It is a bit unusual to address in the same post whether legal amnesty should be granted to aliens who knowingly entered the country illegally [let’s put Deferred Action for Childhood Arrivals (DACA) recipients aside] and whether the federal government should expunge billions of dollars of college student loan debt, but I would suggest that these issues are perhaps alike in the most fundamental respect: each pits principle against pragmatism.
Before former President Donald Trump lent respectability to racially-biased xenophobia, both parties had generally agreed for decades that while America was refreshed and renewed by the entry of immigrants — those, in former President Ronald Reagan’s words, “from all the lost places who are hurtling through the darkness toward home” – we nonetheless needed border security: an effective and humane way to determine which, and how many, immigrants would be allowed to enter our nation. Today, it is commonly acknowledged that we have millions of people living here who knowingly broke the law when they entered our country. One can have sympathy for why they did what they did, and indeed, might even feel that if presented the same desperate options, might well do what they have done; but the fact remains that they are, in fact, law breakers. It is not only xenophobes who resent their presence; there are citizens who sincerely believe that the law is to be obeyed. I have also seen indications that many of our legal residents born outside this country, who had to wade through endless bureaucracy to secure their legal status here, do not have much sympathy for those who “skipped ahead.” For me, these are genuine issues of principle not easily dismissed.
At the same time, we are obviously not going to deport millions of illegal immigrants. We don’t have the resources to find them and deport them, and it seems universally accepted by economists that even if we did, such action would have an extremely adverse effect on American life and our economy. The pragmatic answer would appear to be to give those among this group who have not engaged in other criminal activity – again, reportedly the vast majority — a path out of the shadows to legal status, which would at least have the advantage of increasing our revenues through increased tax receipts, perhaps buttressed by a financial penalty (calibrated according to means) for having broken the law. While such a step would concededly provide an incentive for further illegal entry, our ever-more sophisticated border security is arguably the best way to address this concern.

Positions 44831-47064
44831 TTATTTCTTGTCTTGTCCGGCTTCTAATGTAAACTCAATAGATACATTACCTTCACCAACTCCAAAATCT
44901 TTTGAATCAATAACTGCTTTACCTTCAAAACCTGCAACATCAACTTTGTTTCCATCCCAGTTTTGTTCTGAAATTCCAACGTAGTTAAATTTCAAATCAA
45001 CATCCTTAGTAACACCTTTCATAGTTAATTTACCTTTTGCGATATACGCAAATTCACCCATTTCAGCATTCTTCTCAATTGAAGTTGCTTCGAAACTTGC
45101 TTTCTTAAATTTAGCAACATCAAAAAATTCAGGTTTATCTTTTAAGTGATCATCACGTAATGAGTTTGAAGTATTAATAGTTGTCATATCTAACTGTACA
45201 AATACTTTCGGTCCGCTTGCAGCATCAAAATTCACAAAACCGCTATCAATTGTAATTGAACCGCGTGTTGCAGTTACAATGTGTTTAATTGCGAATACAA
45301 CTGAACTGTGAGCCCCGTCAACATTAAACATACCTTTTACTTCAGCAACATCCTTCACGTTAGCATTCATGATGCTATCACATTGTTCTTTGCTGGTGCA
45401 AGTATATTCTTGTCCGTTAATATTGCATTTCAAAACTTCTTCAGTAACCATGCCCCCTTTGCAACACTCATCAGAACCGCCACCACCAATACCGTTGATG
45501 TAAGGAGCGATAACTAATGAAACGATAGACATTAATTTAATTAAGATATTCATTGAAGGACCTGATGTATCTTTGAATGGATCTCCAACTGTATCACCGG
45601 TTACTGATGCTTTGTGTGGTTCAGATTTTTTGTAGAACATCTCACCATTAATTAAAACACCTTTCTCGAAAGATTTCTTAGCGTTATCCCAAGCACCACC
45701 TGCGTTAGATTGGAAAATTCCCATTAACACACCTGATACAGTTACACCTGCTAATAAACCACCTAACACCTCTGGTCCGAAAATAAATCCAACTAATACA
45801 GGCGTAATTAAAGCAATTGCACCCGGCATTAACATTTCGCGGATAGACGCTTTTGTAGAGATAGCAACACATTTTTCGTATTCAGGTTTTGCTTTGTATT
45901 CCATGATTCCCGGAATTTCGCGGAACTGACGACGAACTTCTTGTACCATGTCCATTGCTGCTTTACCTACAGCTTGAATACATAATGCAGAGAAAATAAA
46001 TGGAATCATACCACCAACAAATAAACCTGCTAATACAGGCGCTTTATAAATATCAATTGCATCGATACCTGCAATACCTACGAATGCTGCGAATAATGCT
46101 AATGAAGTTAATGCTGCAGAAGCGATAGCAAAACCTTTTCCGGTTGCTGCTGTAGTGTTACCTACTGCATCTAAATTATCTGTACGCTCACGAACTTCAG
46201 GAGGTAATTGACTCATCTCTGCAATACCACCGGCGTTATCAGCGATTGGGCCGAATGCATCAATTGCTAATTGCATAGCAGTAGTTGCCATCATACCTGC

Since World War II, the most certain ticket to economic security in America has been a college degree. Despite our growing need for tradespeople, such remains the case to this day: the college educated fared much better during the Great Recession and the COVID crisis than those possessing lower levels of academic achievement. It is accordingly not surprising that given the ever-increasing costs of college education during the last generation, ever-increasing percentages of aspiring college students were willing to take on ever-increasing levels of readily-available debt to go to college – including a number that failed to obtain a marketable skill or were not suited, for various reasons, for a college regime. One can sympathize with their aspirations. At the same time, one can also sympathize with the millions of other college students – some with a degree, some not – who have either paid off or are paying off their loans because it was what they agreed to do. I have seen indications that at least some these do not favor student loan forgiveness for those who will benefit from dispensation of obligations that they knowingly assumed.
On the other hand, the billions in student loan debt owed by those who lack the means to repay it constitutes a millstone around the neck of our future economic growth. As someone very close to me is fond of saying in a number of contexts: “We’re going to pay, one way or the other.” If these heavily-indebted people are consequently saddled with lesser career opportunities and lower credit ratings during their earning years, thus limiting their means to borrow for houses and “big ticket” durable goods and potentially increasing the welfare rolls, we are perhaps putting a permanent kink into our economic hose. (Who is going to buy the Baby Boomers’ homes? The electric cars?) Forgiveness of much if not all of this debt seems a means of spurring long term economic growth that will benefit not only those whose loans were forgiven but those who paid off their debts.
In our polarized political world, we strike stridently from our corners – insist that the way we look at an issue is the only right way. TLOML and I have close relationships with some born outside this country who stood in line to earn their legal status. We have very close relationships with certain citizens who assumed, and have paid off, hefty levels of student debt. If our nation enacts laws setting a path to legal status for those who knowingly entered the country illegally and/or forgiving large levels of willingly incurred student loan debt, the conservative part of me will be sharply offended for those who “played by the rules.” I nonetheless believe that we should set a path to legal status and effect forgiveness of a significant level of student loan debt because the practical part of me believes that these approaches will lead to the best long-term outcome for the United States of America.
I readily concede that what I suggest here is “best” is more accurately described as, “arguably the best we can do.”